Case filed by 24 Californian cities regarding pot delivery practices is struck down.
Fresno County Superior Court Judge Rosemary McGuire has dismissed a lawsuit brought by two dozen Californian cities attempting to overturn state regulations allowing the home delivery of cannabis in areas which have made shop sales illegal. Judge McGuire agreed with attorneys for the state Bureau of Cannabis Control writing, “The state regulation does not prevent cities from enforcing local ordinances restricting home delivery. On the basis of that conclusion, the court finds that this matter is not ripe for adjudication and dismisses the action as to all plaintiffs.”
The lawsuit had stated, “The state regulation allowing delivery everywhere in the state violates a promise of Proposition 64. The ballot measure promised that local governments would have veto power over the sale of cannabis in their jurisdictions.”
On November 8, 2016, California voters passed the proposition, which also known as The Control, Regulate and Tax Adult Use of Marijuana Act. It allows adults 21 years old and over to possess and grow certain amounts marijuana for recreational use. The regulation adopted by the state Bureau of Cannabis Control “directly conflicts with local autonomy,” alleged J. Scott Miller, an attorney for the cities.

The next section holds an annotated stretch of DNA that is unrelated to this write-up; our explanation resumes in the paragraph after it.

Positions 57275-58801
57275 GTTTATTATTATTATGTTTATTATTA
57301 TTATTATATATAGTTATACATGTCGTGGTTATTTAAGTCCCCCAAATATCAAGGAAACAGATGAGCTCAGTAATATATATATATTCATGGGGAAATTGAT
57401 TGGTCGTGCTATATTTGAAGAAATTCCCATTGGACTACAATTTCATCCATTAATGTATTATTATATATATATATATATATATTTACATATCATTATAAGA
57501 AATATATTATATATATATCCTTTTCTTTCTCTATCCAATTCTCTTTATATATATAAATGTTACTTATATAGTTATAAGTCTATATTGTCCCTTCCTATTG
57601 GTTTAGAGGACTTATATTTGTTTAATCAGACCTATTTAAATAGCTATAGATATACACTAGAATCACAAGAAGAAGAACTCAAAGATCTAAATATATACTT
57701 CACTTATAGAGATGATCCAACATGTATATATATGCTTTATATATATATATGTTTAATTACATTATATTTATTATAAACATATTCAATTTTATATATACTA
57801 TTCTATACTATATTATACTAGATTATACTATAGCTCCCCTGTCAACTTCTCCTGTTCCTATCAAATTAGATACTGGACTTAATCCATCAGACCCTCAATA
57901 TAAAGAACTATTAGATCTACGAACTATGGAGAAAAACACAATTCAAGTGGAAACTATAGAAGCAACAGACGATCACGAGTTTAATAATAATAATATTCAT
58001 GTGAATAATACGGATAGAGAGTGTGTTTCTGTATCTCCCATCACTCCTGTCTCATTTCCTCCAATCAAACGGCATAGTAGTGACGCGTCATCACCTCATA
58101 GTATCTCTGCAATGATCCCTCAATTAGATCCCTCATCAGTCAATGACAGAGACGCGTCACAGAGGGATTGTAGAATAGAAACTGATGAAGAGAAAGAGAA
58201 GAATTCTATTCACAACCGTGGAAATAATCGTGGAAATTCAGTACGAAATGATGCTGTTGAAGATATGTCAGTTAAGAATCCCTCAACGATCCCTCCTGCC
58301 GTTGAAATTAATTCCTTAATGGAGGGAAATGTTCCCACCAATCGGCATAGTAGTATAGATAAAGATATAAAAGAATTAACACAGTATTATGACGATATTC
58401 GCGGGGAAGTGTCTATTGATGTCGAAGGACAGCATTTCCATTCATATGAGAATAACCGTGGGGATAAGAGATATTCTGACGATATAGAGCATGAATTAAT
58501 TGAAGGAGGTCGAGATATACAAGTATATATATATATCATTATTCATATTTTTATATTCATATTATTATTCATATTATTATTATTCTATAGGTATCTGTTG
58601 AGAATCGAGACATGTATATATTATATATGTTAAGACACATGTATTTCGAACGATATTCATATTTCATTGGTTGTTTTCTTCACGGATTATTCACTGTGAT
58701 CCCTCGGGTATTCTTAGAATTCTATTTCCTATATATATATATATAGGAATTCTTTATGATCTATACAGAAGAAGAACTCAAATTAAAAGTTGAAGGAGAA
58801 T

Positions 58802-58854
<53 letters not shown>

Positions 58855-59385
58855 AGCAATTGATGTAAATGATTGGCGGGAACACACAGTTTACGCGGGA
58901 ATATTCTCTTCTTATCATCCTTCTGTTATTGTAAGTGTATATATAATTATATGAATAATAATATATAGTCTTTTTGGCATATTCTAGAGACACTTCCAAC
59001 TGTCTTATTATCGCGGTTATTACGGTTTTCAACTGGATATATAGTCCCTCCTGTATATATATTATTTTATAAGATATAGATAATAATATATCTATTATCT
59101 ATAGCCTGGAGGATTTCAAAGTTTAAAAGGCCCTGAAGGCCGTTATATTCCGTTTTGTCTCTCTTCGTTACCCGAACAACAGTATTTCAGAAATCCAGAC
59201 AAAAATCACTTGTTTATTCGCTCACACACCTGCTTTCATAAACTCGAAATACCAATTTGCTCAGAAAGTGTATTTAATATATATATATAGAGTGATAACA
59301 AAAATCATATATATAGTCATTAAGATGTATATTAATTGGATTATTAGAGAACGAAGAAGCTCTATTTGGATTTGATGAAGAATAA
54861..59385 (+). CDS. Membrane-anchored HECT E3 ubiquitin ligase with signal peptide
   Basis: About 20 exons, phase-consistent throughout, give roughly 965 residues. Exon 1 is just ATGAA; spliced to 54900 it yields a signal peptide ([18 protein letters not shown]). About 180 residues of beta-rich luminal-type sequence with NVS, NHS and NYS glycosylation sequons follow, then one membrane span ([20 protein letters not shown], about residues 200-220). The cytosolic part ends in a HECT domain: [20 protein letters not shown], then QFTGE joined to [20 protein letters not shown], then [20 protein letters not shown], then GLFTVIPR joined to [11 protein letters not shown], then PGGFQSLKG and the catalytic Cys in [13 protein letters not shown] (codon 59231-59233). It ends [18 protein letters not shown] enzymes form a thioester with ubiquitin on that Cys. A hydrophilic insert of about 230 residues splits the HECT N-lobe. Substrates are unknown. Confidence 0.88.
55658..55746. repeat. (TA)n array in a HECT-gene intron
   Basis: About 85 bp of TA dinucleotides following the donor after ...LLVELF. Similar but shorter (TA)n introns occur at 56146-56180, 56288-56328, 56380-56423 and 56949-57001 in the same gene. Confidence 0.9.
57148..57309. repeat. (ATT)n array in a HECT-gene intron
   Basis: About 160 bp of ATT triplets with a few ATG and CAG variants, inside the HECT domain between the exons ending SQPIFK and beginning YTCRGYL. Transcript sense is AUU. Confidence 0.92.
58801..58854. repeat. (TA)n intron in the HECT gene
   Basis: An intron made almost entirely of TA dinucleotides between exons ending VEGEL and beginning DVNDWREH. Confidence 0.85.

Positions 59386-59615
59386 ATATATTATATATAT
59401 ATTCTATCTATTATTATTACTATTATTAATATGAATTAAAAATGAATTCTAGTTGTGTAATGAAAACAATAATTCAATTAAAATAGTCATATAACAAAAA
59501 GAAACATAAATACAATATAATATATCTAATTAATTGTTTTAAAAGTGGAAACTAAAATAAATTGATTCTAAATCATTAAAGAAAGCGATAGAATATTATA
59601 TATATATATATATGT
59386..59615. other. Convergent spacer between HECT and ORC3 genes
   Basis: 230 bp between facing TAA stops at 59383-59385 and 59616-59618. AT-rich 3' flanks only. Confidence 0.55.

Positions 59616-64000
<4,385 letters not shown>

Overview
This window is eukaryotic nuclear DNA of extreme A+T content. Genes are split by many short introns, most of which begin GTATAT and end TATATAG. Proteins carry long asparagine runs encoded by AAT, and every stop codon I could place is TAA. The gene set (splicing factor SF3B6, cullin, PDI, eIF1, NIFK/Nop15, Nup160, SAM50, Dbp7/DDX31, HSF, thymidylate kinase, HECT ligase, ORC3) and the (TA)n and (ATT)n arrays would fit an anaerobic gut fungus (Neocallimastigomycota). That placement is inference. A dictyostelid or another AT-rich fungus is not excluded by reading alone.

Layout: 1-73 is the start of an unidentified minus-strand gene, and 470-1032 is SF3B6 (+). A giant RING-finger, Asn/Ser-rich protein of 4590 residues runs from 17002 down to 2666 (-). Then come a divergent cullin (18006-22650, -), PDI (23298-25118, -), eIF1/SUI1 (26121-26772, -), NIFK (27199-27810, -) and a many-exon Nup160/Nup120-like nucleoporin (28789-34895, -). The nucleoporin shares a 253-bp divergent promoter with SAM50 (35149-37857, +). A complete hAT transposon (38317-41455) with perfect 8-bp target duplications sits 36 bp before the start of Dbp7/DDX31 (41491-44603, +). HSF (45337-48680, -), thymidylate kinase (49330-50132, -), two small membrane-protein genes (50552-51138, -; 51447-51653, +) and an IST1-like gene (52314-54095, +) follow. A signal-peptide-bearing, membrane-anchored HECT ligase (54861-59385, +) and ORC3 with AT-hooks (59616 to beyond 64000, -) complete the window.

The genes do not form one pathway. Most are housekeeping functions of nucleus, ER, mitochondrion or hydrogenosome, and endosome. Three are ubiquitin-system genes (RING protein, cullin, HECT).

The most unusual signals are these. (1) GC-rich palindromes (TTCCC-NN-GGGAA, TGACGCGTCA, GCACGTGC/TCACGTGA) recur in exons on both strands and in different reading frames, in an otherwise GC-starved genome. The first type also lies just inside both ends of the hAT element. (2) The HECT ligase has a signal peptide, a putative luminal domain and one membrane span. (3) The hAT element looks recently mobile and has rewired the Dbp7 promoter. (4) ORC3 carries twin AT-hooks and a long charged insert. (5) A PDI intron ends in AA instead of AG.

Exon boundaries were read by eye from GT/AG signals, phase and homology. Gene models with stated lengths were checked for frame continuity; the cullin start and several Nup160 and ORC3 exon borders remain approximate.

The Bureau of Cannabis Control chief Lori Ajax cited a provision that “a local jurisdiction shall not prevent delivery of cannabis or cannabis products on public roads” by a state licensee. Steve Churchwell retorted that “delivery vans using public roads can’t stop and have a person walk up to the front door of a home to provide cannabis to a purchaser.”
The state attorney general’s office defended the directive allowing state-licensed cannabis distributors to deliver throughout California, stating it is legal. Deputy Attorney Gen. Ethan Turner argued, “Cities can still require firms that deliver in their jurisdiction to get a business license from the city and obey local ordinances.”
Churchwell responded, “We agreed with the [state] Legislative Analyst that it allowed delivery through the jurisdiction and not a delivery to a physical address, which this regulation allows.”
Eighty percent of California’s cities still do not allow for the sale of marijuana for recreational use. The products have been taxes significantly and strict rules have limited the effect of Proposition 64 passage. However, earlier this year, Judge Charles Smiley of Alameda County Superior Court signed an order reducing felony marijuana charges to misdemeanors and misdemeanor marijuana charges to infractions, indicating a push in the direction of limiting legal action against possession and use.
Scott Chipman, vice president of Americans Against Legalizing Marijuana, said, “Voters were promised and expected local control and they should have it, especially on deliveries from outside their cities. If the state wants to take away local control, they need to have the voters vote again.”
Miller, the attorney for the local government added, “This invasion of local governments’ lawmaking authority is the cognizable injury and suffices to establish standing and a ripe controversy.”